7 tips for parents to help children cope with trauma from natural disasters

Value of green buildings touted at conference in St. Paul

Mahesh Ramanujam, chief executive of the U.S. Green Building Council, said he has wondered how many people really know what a “green building” is or what the LEED emblems found on thousands of structures across the country signify.

It turns out not many, according to a report the council released this week as it played host to the Impact Conference on sustainable development in St. Paul. But Ramanujam hopes with a new awareness campaign, the public will better understand the impact of green buildings on greenhouse gas emissions and climate change and push for more buildings to be environmentally sustainable.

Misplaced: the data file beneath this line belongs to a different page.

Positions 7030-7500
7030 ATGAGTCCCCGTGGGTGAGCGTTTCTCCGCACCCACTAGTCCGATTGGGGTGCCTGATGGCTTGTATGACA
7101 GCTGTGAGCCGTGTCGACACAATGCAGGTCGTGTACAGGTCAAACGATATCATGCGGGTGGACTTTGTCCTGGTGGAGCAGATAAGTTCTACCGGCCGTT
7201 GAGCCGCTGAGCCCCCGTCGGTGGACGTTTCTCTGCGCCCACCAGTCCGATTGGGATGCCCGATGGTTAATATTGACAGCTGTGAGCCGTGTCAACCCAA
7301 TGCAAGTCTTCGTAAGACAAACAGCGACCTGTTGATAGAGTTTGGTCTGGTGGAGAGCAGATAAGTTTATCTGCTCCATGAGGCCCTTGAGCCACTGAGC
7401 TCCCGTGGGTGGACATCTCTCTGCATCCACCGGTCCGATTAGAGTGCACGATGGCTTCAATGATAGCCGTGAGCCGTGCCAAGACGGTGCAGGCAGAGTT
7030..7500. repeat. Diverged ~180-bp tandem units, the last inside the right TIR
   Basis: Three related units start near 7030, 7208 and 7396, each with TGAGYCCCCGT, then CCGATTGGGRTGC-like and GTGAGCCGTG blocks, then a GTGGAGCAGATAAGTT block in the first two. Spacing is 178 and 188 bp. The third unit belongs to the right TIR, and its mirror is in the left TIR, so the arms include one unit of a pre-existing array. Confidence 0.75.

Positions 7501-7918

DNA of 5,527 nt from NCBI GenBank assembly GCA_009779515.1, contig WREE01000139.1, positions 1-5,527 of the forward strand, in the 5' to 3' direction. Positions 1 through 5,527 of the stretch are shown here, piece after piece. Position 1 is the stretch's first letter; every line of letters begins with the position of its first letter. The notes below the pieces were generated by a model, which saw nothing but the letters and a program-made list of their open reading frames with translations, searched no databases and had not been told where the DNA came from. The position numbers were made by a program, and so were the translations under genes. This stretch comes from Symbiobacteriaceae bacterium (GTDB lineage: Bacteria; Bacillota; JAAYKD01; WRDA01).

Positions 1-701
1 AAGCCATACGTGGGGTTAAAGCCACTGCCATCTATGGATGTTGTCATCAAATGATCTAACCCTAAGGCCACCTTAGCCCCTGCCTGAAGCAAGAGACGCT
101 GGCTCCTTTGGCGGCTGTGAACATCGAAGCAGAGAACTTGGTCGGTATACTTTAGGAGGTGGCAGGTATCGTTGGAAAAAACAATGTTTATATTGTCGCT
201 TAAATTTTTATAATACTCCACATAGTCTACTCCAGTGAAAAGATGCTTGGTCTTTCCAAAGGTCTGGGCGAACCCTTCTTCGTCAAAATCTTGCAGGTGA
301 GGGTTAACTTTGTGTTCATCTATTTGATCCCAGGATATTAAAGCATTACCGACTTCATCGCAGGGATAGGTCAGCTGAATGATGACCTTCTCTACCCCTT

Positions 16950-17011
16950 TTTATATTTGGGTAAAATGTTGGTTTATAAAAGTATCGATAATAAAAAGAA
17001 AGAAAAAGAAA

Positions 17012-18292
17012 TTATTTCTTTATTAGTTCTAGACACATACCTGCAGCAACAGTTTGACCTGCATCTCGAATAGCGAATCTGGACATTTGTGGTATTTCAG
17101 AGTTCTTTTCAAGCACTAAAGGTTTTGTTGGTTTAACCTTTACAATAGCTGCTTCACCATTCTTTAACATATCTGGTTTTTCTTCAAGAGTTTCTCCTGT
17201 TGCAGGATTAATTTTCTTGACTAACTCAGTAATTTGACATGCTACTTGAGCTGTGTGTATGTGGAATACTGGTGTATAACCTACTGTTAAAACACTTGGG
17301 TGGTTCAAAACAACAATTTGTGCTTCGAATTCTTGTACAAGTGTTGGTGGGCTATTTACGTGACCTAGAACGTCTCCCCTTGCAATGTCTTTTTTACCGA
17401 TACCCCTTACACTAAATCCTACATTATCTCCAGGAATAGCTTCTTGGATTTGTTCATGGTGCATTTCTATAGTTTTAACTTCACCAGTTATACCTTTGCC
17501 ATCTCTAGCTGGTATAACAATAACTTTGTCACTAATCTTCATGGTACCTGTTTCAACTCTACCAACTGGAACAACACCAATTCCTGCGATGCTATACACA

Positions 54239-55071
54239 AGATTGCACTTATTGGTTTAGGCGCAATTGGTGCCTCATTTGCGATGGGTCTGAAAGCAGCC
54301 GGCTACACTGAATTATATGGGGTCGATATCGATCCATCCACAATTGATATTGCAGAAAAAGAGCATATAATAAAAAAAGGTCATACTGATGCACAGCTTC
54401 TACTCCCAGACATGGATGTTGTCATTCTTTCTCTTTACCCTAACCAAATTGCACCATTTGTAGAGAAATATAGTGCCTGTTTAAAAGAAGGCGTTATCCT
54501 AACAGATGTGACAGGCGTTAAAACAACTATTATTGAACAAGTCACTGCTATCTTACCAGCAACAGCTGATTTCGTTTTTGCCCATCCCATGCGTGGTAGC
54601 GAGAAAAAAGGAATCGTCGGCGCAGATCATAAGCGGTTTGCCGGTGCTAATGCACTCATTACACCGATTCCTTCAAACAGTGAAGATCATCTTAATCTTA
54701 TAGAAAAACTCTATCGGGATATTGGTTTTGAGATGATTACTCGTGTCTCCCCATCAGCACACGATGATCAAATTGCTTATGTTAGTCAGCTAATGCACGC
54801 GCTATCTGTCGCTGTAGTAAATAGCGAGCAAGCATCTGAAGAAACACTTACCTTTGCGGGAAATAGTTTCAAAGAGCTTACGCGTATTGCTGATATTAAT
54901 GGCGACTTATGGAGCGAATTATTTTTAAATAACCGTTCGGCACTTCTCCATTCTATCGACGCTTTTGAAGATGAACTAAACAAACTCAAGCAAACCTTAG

Only 11% of study respondents associated “green building” and “green space” with creating an environment where people can live longer and healthier…


7 tips for parents to help children cope with trauma from natural disasters

Omaha’s Shelly Moline stacks trash onto a pile at the Valley city park in Valley, Nebraska. Moline had been helping cleanup flooded homes in Kings Lake and was in Valley dumping a trailer load of trash. The city of Valley needs more dumpsters to help with the amount of trash created from the flood damaged homes in the town and the area. RYAN SODERLIN/THE WORLD-HERALD

As parents, we want to protect our children from experiencing trauma. However, this isn’t always possible when natural disasters occur. So what can we, as parents, do to help our family cope with a traumatic experience after disaster strikes?

  1. Don’t try to sugar coat a disaster. Kids are pretty smart. Call the disaster what it is — a very difficult experience. Let children know they will have many experiences during their life time and not all them will happy ones, but assure them that, as a family, you will weather them together…

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